had been adopted in I800, the present condition of the country Avould not have 
been witnessed, nor the present suffering experienced." 

Then again, making the statement more specific, he says : — 

" At the very last moment of an expiring Congress, such a change was made in 
the revenue laws, as would have relieved the country from the perils which now 
exist, had it been made a year, or even six months earlier." 

First it is two years, then one year, and finally six months, of delay 
in acting on certain recommendations of Mr. Guthrie, which is the 
cause of the evil. 

How did this delay of six months, in the enactment of certain 
changes of the tariff, produce the failure of the Ohio Life and Trust 
Comp my, the panic of the banks of Ne%v York, so plainly shown by 
Mr. Apideton, and the insolvency of the Erie Railroad, or the Illinois 
Central Railroad? That is what one is curious to know\ 

Locking up and dow'n through more than two columns of the re- 
ported speech, where it professes to explain this, the only thing, of 
any conceivable relation of premises to the conclusion, is the state- 
ment that the duties not sooner taken off occasioned an additional 
charge on the country of eight millions per annum, with its consequent 
accumulation of specie in the treasury. 

No\v, as six months are but half a year, and the half of eight mil- 
lions is four millions, it follows, according to Mr. Banks, that the 
distribution of this amount in the totality of the business of the 
country produced all our disasters. Not a single day's transactions 
of this city, — less than one six-hundredth part of the annual product 
of lab.)r of the country, — but one five-hundredth part of its agricul- 
tural production, and one three hundred and seventy-fifth part of its 
manufacturing production, assuming for the purpose the very figures 
of Mr. Banks. And we are solemnly told that, but for these six 
months' delay of Confess to take the advice of Mr. Guthrie in the 
matter, there would have been no trouble. Is this suggestion a grave 
assertion, or a mistimed pleasantry, like the jests of the imperial 
Tribune at the sorrows of Rome ? 

Then, says Mr. Banks, this delay, of such fatal consequences, was 
the act of President Pierce. How? Let us hear Mr. Speaker. 
He says : — 

"The Government in the first instance supported that policy. Mr. Guthrie 
never faltered. Every year for four years he repeated his "views witii increasing 
strength, as an honest man should. But the Piesident was a man from another 
section of the country. He did what Presidents will sometimes do. He came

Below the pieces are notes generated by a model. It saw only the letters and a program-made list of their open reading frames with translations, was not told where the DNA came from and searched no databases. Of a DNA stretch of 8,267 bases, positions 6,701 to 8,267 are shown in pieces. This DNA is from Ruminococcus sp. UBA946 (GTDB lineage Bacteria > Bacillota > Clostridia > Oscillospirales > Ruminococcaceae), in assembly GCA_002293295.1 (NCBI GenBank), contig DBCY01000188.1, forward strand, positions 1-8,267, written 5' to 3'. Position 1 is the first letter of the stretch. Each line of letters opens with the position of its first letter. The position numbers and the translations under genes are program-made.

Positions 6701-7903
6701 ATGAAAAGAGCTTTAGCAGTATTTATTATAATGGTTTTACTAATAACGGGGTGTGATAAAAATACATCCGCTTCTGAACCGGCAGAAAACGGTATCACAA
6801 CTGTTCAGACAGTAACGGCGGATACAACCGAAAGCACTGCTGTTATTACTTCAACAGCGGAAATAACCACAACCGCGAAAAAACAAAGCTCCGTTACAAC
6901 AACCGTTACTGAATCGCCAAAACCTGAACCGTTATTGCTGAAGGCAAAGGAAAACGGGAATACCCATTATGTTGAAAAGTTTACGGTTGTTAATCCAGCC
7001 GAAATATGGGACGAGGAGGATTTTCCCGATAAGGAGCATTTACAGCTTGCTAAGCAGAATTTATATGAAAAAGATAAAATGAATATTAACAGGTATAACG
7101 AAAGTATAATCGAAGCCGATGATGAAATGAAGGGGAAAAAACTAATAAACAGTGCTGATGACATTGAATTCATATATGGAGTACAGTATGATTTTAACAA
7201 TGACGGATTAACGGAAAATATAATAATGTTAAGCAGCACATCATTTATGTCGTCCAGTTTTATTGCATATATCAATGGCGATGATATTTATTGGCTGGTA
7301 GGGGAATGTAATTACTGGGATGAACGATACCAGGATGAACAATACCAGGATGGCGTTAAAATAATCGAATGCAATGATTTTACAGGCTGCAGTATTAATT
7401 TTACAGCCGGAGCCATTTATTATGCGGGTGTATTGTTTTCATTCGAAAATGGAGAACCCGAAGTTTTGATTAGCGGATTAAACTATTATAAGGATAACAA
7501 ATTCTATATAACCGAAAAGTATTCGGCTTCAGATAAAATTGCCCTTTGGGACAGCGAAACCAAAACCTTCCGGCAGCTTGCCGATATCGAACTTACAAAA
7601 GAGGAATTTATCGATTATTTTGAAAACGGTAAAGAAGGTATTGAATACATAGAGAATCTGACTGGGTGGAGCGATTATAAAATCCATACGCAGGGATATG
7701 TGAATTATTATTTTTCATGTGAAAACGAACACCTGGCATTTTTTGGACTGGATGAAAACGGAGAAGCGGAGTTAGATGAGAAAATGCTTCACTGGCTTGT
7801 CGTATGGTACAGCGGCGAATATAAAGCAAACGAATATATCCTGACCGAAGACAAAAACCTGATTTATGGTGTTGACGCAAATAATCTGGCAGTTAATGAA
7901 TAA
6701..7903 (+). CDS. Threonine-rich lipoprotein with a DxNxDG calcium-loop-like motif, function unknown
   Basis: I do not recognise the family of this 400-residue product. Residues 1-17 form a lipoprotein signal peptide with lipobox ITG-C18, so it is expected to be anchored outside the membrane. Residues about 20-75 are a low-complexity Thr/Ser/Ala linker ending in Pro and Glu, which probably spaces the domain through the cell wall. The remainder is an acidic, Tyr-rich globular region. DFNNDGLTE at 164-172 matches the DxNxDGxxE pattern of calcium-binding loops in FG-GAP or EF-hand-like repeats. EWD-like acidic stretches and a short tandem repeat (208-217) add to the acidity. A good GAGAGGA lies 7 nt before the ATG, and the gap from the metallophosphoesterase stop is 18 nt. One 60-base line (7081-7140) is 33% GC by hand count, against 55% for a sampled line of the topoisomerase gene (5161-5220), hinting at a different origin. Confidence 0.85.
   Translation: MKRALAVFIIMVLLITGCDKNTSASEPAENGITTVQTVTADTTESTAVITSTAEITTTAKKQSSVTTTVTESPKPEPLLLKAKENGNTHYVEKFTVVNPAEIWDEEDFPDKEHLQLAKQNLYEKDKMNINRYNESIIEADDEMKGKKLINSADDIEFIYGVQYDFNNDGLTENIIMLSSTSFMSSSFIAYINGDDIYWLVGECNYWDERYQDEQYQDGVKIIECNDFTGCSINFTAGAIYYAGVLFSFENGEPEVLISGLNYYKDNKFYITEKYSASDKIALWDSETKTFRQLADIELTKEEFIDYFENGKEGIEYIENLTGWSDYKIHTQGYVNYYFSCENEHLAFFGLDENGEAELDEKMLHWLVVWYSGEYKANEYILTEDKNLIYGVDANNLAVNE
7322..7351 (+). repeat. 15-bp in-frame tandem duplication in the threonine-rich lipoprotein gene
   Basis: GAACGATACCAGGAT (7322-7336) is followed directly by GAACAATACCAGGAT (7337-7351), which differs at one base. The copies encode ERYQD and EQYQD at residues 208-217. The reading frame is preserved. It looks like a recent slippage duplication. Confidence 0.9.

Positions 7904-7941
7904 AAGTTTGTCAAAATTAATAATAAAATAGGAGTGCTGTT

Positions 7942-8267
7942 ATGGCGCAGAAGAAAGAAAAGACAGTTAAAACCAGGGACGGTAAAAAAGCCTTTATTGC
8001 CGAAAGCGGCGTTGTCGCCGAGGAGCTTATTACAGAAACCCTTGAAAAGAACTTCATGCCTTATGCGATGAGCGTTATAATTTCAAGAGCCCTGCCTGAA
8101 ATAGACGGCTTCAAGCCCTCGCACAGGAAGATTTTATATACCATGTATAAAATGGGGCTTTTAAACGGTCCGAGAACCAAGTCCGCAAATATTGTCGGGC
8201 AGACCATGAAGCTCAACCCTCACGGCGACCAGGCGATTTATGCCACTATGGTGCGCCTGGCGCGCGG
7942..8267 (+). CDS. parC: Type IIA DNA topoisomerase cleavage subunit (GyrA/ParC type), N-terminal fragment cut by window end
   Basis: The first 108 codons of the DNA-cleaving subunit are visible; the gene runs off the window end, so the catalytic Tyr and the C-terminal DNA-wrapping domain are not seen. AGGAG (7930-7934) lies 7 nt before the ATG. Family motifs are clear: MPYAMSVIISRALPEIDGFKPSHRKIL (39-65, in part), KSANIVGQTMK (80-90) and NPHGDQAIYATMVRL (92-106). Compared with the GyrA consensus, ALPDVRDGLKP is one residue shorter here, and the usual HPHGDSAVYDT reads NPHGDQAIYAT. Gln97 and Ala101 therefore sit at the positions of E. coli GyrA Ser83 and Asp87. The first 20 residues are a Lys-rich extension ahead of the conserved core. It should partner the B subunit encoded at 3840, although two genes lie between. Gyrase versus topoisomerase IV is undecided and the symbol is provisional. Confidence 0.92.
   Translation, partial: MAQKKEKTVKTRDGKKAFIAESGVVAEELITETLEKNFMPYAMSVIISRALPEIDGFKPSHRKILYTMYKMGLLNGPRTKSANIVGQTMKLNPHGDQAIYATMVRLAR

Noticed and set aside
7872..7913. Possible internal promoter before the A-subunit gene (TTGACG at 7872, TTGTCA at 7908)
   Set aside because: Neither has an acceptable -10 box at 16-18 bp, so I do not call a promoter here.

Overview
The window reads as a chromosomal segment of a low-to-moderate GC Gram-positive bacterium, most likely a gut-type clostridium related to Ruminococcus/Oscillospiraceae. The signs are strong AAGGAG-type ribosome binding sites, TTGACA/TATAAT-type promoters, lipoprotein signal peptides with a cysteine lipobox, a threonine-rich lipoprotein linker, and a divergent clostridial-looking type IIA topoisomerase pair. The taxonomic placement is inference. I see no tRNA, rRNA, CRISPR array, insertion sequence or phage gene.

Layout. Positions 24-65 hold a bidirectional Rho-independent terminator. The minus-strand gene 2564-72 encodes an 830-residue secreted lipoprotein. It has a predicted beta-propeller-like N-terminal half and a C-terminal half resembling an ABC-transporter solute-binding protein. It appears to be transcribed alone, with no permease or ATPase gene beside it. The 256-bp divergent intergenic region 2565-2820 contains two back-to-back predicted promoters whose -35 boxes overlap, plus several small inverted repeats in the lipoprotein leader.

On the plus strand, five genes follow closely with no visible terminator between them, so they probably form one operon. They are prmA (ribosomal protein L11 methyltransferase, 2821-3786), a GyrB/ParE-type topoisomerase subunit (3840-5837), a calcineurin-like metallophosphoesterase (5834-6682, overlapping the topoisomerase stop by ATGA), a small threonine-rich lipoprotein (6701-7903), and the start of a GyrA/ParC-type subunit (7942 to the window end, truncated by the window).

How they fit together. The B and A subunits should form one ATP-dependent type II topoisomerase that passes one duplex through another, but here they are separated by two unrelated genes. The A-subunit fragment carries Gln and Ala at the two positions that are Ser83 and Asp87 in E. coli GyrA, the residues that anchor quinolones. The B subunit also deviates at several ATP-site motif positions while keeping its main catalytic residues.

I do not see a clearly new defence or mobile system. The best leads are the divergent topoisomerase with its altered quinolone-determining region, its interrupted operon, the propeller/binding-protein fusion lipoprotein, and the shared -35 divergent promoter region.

down at tlie bidding of a superior power." 

Here is an assertion that the Secretary of the Treasury, like an 

honest man, adhered to the early avowed policy of the Administration, 

but that General Pierce, its head, did not; and Mr. Banks leaves it 

to be infeircd, but does not venture to say, that the imputed change 


18 ■'\, 

of thought on the part of the President caused the delay of six months' 
action in Congress. 

What is the proof of this imputed change of policy on the part of 
the President ? Mr. Banks alleges no argument of proof, except the 
allegation that, in one of his four annual messages to Congress, he 
omitted to re-urge on that body, in repetition of previous messages, 
consideration of Mr. Guthrie's plans ; and that, in another, he expressed 
disapprobation of the views of JNIr. Guthrie. 

If the President had so omitted, in one of his messages, to renew a 
previous recommendation, it would have proved nothing. Congress 
always delays, from year to year, on all subjects of general legislation ; 
and each President has to recommend his measures over and over 
again ; and it is always a matter of delicacy on the part of a President 
to decide how far he may, without obstruction of his own wishes, 
assimie to importune and jiress the action of Congress. 

But, in the present matter. President Pierce did not yield to such 
apprehensions. Mr. Banks is totally and lamentably mistaken as to 
his supposed premises of fact. I might say that of my own knowledge. 
I prefer to stand on the documents. There is each of the annual 
messages of President Pierce to testify for itself, — that of 1853, of 
1854, of 1855, of 1856, — in each one, successively,'he, in the most 
unequivocal and positive language, iterates and reiterates to Congress 
recommendation of attention to the views of Mr. Guthrie. 

" In his second message, that of 1 854, he (President Pierce) makes no specific 
allusion to the subject of the tariff." 

So says Mr. Banks. The statement is a mere mistake of oversight 
or misinformation. In the message of 1854 President Pierce expressly 
renetos, with explanatory statistical comment, and at considerable